Tuesday, June 16, 2020

Black Psychiatrists Call on White Colleagues to Dismantle Racism in Profession, APA at Town Hall Meeting

Last night APA hosted the first of a series of member town hall meetings to address structural racism in the organization’s history, among colleagues, in current psychiatric practice, and in the education of medical students and early career psychiatrists. A distinguished panel of Black psychiatrists and a guest physician spoke to more than 500 APA members about what must be done to dismantle the processes and institutions that confer advantages upon white people and impede the lives and livelihoods of Black people, not only in the profession of psychiatry, but in the nation as a whole.

APA President Jeffrey Geller, M.D., M.P.H., began with a discussion of racism dating back nearly to the inception of American psychiatry. He described two alleged diseases theorized by nonpsychiatrist and Mississippi physician Samuel Cartwright in the mid-1800s: drapetomania, the desire to flee from servitude, and dysaesthesia aethiopica, a lack of work ethic.

“Cartwright’s theories were embraced in the slave states and mocked in the free states, including in medical journals,” Geller said. “The APA was silent, and that is our shame. They were silent then, and we have been silent for 176 years.”

Danielle Hairston, M.D., president of the APA Caucus of Black Psychiatrists and the psychiatry residency training director at Howard University College of Medicine, answered a question posed by a member who registered for the town hall, “How can we support Black residents and students?”

“You can start by validating that racism exists and validating their experiences. When a student or trainee is telling you that something [racist] is happening, listen,” she said. “When there are no black residents in your program, … do something to prioritize diversity, discuss sponsorship and mentorship, and invest in diversity as part of your recruitment.”

Walter E. Wilson Jr., M.D., M.H.A., a member of APA’s Council of Minority Mental Health and Health Disparities and a second-year fellow in child and adolescent psychiatry at Vanderbilt University, spoke about the term “all lives matter” as a response to the Black Lives Matter movement. He described an analogy he had seen online.

“If you distill American society into one neighborhood, and each house represents a different racial or ethnic group, oftentimes African Americans end up asking for help throughout the community for emergencies associated with their house, and others respond with, ‘Well, all houses matter,’” he explained. “The problem with that is that the African American house is on fire. It has been on fire for 400 years. We were forced to live in a house that was smaller than the other houses, we were forced to be firefighters, and then we were blamed for the fire.”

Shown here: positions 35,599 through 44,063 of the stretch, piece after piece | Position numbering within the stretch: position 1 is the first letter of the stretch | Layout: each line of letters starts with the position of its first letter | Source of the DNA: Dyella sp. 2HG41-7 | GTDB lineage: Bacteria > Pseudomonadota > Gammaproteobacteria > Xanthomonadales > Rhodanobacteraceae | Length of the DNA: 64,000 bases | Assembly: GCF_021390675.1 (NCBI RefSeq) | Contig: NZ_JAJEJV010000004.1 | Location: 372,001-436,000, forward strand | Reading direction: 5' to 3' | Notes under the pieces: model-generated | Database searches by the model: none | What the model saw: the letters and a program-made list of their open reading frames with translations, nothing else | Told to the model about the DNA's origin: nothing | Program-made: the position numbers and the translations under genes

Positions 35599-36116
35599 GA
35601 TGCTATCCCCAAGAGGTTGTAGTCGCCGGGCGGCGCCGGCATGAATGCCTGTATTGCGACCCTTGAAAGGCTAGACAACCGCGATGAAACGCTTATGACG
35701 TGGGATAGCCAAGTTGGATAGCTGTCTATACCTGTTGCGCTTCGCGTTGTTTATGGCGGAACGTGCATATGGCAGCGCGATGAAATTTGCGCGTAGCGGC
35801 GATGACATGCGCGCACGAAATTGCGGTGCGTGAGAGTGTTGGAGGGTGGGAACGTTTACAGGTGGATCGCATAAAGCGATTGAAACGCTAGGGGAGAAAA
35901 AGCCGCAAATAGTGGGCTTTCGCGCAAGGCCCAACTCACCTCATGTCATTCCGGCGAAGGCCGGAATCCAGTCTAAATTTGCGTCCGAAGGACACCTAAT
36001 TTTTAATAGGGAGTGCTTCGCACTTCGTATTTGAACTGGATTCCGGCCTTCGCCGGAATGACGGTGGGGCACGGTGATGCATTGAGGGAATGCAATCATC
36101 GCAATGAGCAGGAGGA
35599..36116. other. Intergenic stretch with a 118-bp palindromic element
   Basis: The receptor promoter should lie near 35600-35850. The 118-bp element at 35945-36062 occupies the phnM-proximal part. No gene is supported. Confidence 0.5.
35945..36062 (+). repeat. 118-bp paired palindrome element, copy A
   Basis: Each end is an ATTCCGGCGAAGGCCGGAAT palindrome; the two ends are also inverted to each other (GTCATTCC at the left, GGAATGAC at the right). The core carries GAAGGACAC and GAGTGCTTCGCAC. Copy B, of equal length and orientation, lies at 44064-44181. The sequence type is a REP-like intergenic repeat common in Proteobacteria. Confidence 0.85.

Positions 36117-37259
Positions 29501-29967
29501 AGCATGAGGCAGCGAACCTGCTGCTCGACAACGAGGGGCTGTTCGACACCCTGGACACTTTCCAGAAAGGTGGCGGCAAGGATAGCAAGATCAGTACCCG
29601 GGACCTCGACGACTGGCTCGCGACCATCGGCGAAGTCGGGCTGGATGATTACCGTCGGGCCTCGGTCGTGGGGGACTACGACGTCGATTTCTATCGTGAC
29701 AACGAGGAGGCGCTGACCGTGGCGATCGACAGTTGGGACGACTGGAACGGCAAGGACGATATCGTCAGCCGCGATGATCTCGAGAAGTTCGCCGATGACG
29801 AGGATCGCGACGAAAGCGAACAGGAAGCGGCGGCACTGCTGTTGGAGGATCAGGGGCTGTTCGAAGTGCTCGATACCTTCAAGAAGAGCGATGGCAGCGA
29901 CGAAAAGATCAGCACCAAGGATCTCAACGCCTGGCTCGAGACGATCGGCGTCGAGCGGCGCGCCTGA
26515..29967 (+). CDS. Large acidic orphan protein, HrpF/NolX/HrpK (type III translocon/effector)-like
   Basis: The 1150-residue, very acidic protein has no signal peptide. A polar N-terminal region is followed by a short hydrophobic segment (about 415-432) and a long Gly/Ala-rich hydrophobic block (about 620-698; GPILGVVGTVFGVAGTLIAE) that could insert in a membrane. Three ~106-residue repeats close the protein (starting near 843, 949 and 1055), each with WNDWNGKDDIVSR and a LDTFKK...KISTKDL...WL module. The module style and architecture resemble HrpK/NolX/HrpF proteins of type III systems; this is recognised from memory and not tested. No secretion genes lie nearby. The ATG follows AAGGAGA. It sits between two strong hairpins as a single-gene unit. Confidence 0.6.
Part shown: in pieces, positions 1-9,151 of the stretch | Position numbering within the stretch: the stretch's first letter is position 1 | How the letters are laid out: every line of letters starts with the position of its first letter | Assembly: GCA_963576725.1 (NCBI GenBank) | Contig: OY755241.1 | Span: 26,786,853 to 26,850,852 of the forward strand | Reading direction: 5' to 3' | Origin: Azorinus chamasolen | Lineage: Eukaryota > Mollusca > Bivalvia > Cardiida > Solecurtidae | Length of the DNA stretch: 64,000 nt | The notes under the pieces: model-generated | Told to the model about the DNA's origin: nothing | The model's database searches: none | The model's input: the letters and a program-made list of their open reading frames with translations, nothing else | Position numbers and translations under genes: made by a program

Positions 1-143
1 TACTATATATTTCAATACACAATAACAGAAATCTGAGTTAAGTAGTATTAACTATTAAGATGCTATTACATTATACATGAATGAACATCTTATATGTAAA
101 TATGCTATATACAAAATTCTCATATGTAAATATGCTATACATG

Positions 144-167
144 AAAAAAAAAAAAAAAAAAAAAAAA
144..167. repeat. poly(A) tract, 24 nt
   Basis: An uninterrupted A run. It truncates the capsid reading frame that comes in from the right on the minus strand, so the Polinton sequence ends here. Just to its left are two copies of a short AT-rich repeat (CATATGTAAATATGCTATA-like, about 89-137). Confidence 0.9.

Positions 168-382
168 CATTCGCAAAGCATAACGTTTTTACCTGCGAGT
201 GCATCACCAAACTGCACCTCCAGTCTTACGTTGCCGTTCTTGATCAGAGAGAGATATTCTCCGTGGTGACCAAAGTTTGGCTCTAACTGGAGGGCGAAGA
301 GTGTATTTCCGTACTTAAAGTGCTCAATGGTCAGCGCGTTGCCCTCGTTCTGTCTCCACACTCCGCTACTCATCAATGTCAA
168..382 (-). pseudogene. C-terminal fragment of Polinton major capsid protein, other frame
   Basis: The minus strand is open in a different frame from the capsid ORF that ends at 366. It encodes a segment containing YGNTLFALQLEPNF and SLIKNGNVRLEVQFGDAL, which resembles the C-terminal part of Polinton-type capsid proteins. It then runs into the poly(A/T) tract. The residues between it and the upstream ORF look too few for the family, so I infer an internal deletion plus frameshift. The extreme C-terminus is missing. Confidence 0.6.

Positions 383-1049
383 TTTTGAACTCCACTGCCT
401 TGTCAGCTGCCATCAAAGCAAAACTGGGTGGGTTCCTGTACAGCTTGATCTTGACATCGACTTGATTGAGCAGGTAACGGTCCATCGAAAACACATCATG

Ayana Jordan, M.D., Ph.D., ECP trustee-at-large on the APA Board of Trustees, directed many of her comments toward white psychiatrists, emphasizing that racism is something white people must actively address. She called for open, authentic dialogue and active change in dismantling racism in psychiatry.

“I am asking that we as a member-led organization enter into a liberated space together. No, it’s not safe. Yes, you may get your feelings hurt,” she said. “But as psychiatrists we understand that in conflict, often therein lies the work which can indeed yield growth. … At some point, you must wrestle with the truth that is deeply embedded in the foundation and roots of this organization and inherent in the practice of psychiatry: that of anti-Black racism.”

Thea L. James, M.D., an associate professor of emergency medicine at Boston Medical Center/Boston University School of Medicine, discussed disparities in health care and how they are rooted in disparities in other areas of life.

“Perpetual cycles of hospital admissions, ER visits, and poor health outcomes persist because they are just downstream consequences of root causes upstream like lack of income, unstable housing, and lack of access to healthy, affordable foods,” she said.

Geller announced that he had established a presidential task force to address structural racism throughout psychiatry. The task force consists of 10 members, five of whom are members of the Board of Trustees.

“The goal of this group is to create actions, not position statements, not white papers, but actions,” Geller said.


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